Sunday, February 27, 2011
We are united in our desire to do what's right, this makes us powerful, and this eliminates our fear.
Something was born of the revolution, something that makes the dark times brighter, something that makes us better people, something that raises us when we’re down. That something is hope. It is hope that I see around me that lifts people despite the harrowing news, despite the confusion.
It seems a little childish of me to hang on to something like hope. The word had lost its meaning in the recent dark ages that passed. It was a something to mock, something to ridicule, something out of a cheesy movie. It was a word much like 'love' defiled and stripped of meaning. In Egypt, one could have asked if you believed in 'hope' in the same manner as one would ask if you believed in 'love'. I am aware now as I write this of how silly it may sound to those who have not experienced a revolution within themselves, but I make the case for hope having experienced it ever so closely.
It is a feeling of value, that I matter, that my actions mean something and help someone. It is a feeling that despite everything I can be helped by someone. It is the belief that good can triumph if you fight hard enough. It is all of these childish fairy tales that I believed before. When hope was born, I became like a child once again, with the same faith I had in great notions without any of the doubt. But this hope is better than that of a child's, for it is one that understands reality and is not deterred by it. It is a hope that is not moved by danger or the dark reality. It is a world is seen from a different vantage point, even though it hasn't changed at all. This sort of hope is more sophisticated because it retains the optimism of a hopeful child and the wisdom of an old cynic.
Police treason left us with some of the darkest experiences the country had ever witnessed. The aim was to drive us back to despair, but it didn't work, it was too late, hope was born. With much pain this hope was born, with much sacrifice, with much death. These trying times would have discouraged Egyptians before their new found hope, but they bore it out, they welcomed the darkness served with vengeance from our ex enslavers. It was a price they accepted to pay for what's to come, the hope that was born.
There's something different about Egyptians. Those losing money may be upset but not troubled, those facing danger are worried but not feeling unsafe. The youth finally feel they're the future of the country. Some of have done great things for other countries but were deprived of that chance in Egypt.
In the past, it didn't matter what we did for the country, we knew that somewhere along the line it would hit a dead end at some corrupt official’s desk. We expected stupidity from our government and we got it.
People started to care because there was hope that their action or sacrifice will not be in vain. Hope was injected suddenly into the veins of Egyptian. It was as if someone who had died was resuscitated, opened his eyes, took a deep breath and jumped up as if he hadn't died at all.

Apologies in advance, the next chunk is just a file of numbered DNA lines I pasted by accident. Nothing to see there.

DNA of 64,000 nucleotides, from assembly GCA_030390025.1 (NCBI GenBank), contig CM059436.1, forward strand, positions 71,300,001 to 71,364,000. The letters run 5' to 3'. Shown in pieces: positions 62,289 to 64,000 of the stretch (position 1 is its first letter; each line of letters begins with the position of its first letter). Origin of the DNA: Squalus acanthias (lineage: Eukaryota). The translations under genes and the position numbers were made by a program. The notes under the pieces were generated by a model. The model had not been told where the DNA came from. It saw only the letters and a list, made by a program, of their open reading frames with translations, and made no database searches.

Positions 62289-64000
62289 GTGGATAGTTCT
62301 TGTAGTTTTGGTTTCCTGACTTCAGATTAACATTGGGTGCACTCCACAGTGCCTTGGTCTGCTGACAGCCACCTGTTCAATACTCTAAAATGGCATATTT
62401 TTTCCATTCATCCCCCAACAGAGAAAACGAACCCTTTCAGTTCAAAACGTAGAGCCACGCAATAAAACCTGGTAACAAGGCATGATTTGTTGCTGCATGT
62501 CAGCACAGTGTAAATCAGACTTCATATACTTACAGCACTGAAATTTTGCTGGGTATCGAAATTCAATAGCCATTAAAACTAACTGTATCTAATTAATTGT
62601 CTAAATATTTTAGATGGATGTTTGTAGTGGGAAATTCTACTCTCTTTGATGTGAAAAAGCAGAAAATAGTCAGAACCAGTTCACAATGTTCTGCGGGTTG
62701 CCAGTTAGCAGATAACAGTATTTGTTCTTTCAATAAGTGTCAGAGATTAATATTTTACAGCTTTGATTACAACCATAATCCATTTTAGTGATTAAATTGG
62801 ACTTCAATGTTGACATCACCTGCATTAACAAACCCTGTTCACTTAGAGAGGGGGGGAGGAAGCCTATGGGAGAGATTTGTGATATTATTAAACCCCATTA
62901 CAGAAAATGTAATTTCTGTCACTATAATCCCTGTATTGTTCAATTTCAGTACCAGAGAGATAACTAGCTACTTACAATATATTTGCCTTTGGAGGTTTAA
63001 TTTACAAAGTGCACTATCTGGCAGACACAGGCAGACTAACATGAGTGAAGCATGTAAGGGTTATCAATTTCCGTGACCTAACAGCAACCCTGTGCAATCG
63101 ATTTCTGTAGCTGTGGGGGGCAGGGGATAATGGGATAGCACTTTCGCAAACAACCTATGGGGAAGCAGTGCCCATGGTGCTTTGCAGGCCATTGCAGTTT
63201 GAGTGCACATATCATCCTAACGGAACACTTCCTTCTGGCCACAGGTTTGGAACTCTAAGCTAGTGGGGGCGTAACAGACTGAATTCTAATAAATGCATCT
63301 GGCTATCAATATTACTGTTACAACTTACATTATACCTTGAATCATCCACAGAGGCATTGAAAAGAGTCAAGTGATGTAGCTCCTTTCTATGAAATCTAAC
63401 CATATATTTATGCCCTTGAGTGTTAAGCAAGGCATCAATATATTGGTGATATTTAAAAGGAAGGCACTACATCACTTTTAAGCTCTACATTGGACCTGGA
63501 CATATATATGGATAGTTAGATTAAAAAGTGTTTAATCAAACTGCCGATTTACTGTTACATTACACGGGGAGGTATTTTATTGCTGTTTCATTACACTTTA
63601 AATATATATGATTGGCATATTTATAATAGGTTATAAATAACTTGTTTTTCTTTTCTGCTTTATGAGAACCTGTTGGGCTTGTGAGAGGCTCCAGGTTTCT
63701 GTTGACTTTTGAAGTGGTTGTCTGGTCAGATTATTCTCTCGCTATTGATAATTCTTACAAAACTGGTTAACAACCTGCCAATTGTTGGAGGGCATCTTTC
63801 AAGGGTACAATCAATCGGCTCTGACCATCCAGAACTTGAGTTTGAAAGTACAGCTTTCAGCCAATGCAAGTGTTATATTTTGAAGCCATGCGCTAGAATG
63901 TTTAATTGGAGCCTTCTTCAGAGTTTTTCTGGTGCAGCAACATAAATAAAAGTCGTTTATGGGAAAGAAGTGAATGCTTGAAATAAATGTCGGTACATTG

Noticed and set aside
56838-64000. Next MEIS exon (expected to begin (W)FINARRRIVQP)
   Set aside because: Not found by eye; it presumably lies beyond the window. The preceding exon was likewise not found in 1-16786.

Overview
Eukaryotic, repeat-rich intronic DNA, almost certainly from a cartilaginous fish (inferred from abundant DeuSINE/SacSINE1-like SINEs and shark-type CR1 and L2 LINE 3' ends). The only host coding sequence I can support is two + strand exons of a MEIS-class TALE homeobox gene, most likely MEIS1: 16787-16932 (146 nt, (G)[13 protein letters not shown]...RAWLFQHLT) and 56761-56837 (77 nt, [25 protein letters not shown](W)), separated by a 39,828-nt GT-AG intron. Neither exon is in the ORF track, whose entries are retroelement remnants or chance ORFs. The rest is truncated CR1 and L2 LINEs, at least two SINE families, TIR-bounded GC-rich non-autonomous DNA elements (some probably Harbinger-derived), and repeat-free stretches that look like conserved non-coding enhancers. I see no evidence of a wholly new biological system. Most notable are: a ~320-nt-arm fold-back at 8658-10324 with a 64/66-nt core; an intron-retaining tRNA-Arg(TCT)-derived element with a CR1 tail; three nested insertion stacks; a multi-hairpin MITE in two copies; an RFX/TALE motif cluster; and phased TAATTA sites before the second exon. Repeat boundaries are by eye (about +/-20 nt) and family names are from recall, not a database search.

I write this now even as things have not turned out as we Egyptians hoped for. We’re still dealing with the old regime with new faces. Very little has changed but the little that has is very important. The people have changed, and they now have a new found weapon called hope. I write this now even though I feel down continuously, worn down by all our attempts foiled by the corrupt who roam the country unquestioned. I see my friends feeling down too. The evil of those who govern Egypt is deeply rooted.
At times like these I remember that people can make a difference, and that as long as this hope is alive, we have something to lift us up in the face of events to come. At times like these I remind myself that people can cause things to change. I remind myself that we could foil the plans of a few corrupt men even though they have the guns and the power to command an arsenal of mercenaries. They may have the power to command, but we have the power to love one another.
I remind myself of how many more people are choosing to do what’s right, how many more people are willing to die for what’s right. I remind myself that what we do today makes a difference, that we have a chance to act based on our principles without necessarily expecting to fail. I remind myself of the valor and the sacrifice of young men and women who died. I remind myself of my fellow Egyptians who left the rest of the world in awe. All I have to do is visit Tahrir Republic or remind myself of it. I remind myself of truth. I remind myself of freedom. I remind myself of justice. But most of all I remind myself of hope, which makes all these things possible.